Albertans were a little less angry in June than in March.

According to the Rage Index, a survey from Pollera Strategic Insights, 51 per cent of Albertans surveyed were angry or annoyed over topics like government, the economy, finances, changes in Canadian society, and stories in the news.

The survey, conducted June 7-13, showed a six-point drop in Albertans’ ire since the last survey in March.

In March, Alberta held the title of the angriest province, with 57 per cent of those surveyed feeling moderately angry or annoyed.

There were 301 Albertans interviewed for the June survey with a margin of error of 5.6 per cent out of a total of 3,000 randomly selected adult Canadians, compared to 500 Albertans interviewed in March.

Canadians have been surveyed six times since August 2022, and are always asked the question, “What emotion best describes how you feel when you think about each of the following?”

The six topics covered include the federal government, your provincial government, the Canadian economy, your personal financial situation, changes happening in Canada, and the latest stories in the news.

Ontario held the title of the angriest province in June, with 52 per cent of Ontarians surveyed feeling angry. Quebec was the least angry or annoyed province, with only 42 per cent of Quebecers surveyed feeling angry.

Overall, Canadians were less angry in June than in spring and winter. In June, 49 per cent of Canadians were angry, while in March, 51 per cent of Canadians were angry and 54 per cent in December.

Women were angrier than men about every topic except the federal government. Of the women surveyed, 46 per cent were moderately angry or annoyed with the federal government, while 47 per cent of men felt the same way.

The “latest stories in the news” was the topic that caused the most ire in both men and women. Of those survey 62 per cent of women and 54 per cent of men were annoyed or moderately angry with the news.

Millennials and Gen Xers seemed to be the group feeling the most amount of financial pressure. The economy and personal finance caused those aged 35 to 49 the most amount of grief, with 58 per cent reporting being moderately angry or annoyed with the economy and 47 per cent reporting feeling angry and annoyed about their personal financial situation. Seniors were the least angry or annoyed with the economy at 47 per cent. Seniors were also less angry or annoyed with their own personal financial situation with only 19 per cent feeling a bit miffed.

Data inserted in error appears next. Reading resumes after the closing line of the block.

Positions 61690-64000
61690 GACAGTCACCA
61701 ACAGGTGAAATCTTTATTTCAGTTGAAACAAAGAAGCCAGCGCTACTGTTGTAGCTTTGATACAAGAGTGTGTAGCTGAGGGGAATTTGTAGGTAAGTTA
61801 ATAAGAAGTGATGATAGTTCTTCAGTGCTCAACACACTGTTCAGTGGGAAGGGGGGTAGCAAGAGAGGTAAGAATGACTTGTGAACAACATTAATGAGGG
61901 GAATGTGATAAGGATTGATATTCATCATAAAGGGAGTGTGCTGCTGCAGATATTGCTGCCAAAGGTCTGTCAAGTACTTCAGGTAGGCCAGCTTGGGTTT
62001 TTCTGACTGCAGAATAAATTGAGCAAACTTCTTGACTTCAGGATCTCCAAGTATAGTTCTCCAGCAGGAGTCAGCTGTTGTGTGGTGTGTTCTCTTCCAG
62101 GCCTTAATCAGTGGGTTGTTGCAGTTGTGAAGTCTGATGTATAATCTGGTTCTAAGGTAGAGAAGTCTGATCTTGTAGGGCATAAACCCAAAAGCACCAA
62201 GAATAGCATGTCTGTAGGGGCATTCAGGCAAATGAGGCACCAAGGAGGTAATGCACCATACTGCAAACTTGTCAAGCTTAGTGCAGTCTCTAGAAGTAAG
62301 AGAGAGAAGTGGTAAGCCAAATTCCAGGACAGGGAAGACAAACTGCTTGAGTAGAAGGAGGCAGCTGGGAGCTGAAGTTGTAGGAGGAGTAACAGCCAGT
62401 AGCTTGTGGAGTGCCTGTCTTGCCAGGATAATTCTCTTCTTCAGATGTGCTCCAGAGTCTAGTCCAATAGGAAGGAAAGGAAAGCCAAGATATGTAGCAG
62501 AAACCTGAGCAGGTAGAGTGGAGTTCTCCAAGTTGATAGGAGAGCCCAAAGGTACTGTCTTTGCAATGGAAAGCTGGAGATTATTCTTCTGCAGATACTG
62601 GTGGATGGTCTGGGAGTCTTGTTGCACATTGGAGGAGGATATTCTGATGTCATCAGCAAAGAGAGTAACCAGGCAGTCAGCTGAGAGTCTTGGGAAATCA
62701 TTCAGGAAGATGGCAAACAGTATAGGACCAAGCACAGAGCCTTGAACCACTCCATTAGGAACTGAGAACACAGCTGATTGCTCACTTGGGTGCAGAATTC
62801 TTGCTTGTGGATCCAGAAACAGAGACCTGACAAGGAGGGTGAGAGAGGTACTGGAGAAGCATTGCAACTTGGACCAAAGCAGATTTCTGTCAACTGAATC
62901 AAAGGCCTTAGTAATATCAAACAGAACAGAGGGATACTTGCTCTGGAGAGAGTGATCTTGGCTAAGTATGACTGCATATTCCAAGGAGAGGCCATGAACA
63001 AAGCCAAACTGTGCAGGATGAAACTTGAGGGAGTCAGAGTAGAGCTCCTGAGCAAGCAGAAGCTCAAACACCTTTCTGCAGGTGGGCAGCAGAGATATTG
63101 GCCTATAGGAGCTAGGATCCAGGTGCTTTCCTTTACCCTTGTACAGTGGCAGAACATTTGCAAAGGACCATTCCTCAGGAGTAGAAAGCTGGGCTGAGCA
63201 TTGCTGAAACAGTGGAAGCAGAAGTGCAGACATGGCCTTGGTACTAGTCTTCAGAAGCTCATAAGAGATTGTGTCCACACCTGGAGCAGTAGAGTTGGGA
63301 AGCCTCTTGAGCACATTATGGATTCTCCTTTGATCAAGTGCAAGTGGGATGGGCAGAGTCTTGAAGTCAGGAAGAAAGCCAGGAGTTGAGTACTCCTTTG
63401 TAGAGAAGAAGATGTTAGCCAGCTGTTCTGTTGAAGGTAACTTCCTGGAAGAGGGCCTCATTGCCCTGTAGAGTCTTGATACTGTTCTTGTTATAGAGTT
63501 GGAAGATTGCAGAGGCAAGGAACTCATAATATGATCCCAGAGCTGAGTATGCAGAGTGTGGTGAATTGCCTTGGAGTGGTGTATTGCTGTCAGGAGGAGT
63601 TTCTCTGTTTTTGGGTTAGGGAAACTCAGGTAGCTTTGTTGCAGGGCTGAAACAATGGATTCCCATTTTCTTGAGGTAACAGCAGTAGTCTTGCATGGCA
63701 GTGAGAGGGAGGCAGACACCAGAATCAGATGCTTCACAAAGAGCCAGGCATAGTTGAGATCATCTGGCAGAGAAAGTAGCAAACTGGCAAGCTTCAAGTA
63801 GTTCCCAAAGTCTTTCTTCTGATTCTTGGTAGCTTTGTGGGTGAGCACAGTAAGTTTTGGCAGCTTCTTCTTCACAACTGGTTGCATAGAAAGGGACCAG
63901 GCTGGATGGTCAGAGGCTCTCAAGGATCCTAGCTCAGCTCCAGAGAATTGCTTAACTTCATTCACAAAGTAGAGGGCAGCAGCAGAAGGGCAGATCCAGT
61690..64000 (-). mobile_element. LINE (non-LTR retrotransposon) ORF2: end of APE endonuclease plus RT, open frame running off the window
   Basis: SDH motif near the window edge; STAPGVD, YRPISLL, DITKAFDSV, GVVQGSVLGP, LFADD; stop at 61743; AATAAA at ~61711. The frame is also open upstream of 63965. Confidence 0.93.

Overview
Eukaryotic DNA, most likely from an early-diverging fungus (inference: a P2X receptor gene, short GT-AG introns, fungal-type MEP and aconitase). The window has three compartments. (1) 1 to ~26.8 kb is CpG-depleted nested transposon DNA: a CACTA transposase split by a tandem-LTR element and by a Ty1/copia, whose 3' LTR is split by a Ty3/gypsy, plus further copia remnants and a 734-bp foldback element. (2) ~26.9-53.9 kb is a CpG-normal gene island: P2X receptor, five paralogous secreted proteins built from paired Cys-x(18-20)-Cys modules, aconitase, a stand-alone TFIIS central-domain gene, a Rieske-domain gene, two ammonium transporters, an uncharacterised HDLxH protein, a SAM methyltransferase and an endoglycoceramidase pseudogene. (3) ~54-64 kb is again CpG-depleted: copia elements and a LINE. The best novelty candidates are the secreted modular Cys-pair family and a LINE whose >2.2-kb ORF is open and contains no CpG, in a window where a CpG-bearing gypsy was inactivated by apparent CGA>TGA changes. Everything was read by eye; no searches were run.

Conservative voters were the most annoyed and angry Canadians, with a rage index of 61 per cent. Issues that ticked off conservatives the most included the federal government with 79 per cent surveyed feeling angry, the types of changes happening in Canada had 74 per cent of conservatives feeling angry or annoyed, and the Canadian economy got on the nerves of 68 per cent of conservative voters.

People’s Party of Canada members were the second-angriest group, with a rage index of 57 per cent, while New Democratic Party voters were the third-angriest group with 55 per cent feeling annoyed or angry. Liberal voters were the least angry of the bunch, with a rage index of 31 per cent.

Reports of Chinese interference was the issue that made the most Canadians angry, at 63 per cent of people surveyed reporting anger or annoyance.

Despite the June 13 win by the Las Vegas Golden Knights, only 12 per cent of those surveyed felt angry about the NHL’s Stanley Cup playoffs.

By Jessica Nelson, Local Journalism Initiative Reporter

Original Published on Jul 20, 2023 at 15:24

This item reprinted with permission from   St. Albert Gazette   St. Albert, Alberta
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